The Union Cycliste Internationale (UCI) announces that, as of 1 April 2022, built-in management systems for tyre pressure are authorised in professional road cycling.

UCI statement on Scope’s Atmoz tyre pressure management system.

A Cyclingnews report suggests Team DSM will race Paris-Roubaix with the new Scope Atmoz hub-based tyre pressure management system this weekend. While DSM typically races on Shimano Dura-Ace wheels, the Dutch team lists Scope as an “official supplier partner” on its website and is said to have assisted with the Atmoz development over the past two years.

The UCI approval, valid as of April 1 but only announced today, now opens the door for DSM (and other teams) to use such a tyre pressure management system in the Queen of the Classics.

While Scope mentions “handlebar-mounted control buttons” and “wireless signals” it isn’t clear if this is via independent buttons or through GPS head units like the Wahoo shown here. Most likely Scope is currently using its own buttons with the head units displaying tyre pressure, but a move to head unit integrated control seems likely long term.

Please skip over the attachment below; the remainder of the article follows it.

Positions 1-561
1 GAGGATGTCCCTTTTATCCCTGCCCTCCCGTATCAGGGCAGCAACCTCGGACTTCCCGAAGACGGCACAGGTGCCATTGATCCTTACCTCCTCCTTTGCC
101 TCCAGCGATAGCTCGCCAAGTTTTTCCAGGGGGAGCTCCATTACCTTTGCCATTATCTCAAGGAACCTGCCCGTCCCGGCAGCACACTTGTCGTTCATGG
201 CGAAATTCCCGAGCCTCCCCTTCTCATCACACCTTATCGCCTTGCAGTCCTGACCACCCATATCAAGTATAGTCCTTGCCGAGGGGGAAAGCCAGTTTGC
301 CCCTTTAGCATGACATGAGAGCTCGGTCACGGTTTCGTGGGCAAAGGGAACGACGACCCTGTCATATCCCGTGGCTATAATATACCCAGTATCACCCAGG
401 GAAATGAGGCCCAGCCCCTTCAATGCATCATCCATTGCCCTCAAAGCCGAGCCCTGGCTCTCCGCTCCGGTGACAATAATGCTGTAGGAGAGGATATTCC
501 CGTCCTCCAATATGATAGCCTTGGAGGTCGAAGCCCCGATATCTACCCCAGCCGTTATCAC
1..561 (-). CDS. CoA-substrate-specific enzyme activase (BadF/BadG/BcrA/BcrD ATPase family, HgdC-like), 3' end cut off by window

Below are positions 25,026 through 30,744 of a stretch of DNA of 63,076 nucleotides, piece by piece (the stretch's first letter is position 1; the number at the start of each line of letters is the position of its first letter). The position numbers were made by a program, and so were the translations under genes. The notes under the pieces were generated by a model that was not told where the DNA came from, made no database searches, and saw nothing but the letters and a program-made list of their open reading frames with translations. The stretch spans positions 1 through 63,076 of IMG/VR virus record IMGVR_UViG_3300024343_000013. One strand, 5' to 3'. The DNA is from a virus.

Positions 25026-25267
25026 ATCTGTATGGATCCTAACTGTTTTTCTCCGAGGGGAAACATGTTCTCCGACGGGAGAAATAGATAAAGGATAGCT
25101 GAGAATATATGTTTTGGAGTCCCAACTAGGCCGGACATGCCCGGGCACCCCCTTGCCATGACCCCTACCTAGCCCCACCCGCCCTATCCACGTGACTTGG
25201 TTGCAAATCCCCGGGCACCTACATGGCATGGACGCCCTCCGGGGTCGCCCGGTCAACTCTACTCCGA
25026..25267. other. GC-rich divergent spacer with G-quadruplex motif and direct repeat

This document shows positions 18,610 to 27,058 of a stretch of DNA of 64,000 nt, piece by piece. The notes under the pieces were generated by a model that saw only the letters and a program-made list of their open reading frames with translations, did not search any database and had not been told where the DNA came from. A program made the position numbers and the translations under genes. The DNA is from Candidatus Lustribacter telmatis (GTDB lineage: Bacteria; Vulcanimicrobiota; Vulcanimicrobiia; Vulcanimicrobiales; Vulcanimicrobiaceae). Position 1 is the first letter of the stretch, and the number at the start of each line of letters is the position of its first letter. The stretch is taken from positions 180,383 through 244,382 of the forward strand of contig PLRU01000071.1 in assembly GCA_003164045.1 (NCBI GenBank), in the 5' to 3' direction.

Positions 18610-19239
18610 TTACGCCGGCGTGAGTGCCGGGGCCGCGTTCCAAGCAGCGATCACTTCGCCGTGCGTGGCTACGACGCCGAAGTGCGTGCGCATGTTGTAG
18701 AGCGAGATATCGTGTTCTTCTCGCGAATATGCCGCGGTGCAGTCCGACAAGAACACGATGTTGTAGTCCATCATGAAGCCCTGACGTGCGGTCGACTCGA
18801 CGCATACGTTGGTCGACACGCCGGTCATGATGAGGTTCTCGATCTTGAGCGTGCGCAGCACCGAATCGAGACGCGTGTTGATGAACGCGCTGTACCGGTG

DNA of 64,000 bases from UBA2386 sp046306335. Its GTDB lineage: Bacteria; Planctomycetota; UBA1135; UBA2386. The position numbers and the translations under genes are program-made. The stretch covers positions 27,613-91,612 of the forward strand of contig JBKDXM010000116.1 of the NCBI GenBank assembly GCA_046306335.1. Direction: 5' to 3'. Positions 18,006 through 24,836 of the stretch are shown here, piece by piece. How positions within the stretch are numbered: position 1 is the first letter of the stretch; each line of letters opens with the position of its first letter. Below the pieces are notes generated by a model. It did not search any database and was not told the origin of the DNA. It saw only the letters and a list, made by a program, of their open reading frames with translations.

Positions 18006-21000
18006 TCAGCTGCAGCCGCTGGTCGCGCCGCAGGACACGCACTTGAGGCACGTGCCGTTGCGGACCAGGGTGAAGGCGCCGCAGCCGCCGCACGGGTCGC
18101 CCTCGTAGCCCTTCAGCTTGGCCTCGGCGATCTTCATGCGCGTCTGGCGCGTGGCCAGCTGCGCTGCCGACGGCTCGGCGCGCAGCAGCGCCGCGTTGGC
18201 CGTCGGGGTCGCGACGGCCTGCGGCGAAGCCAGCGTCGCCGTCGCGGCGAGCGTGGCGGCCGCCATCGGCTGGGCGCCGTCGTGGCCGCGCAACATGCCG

Tyre pressure is often critical at Paris-Roubaix and a closely guarded secret within many teams. Lower pressures offer reduced rolling resistance, improved grip, and a smoother ride on the rough cobbles. In contrast, comparatively higher pressures often prove faster over the smoother tarmac surfaces between sectors. Favourites and domestiques alike agonise over the right pressure for the tortuous mix of cobbles and smooth surfaces. A device offering adjustable tyre pressure could provide riders with the right tyre pressures at the right time for both tarmac and cobbled sectors.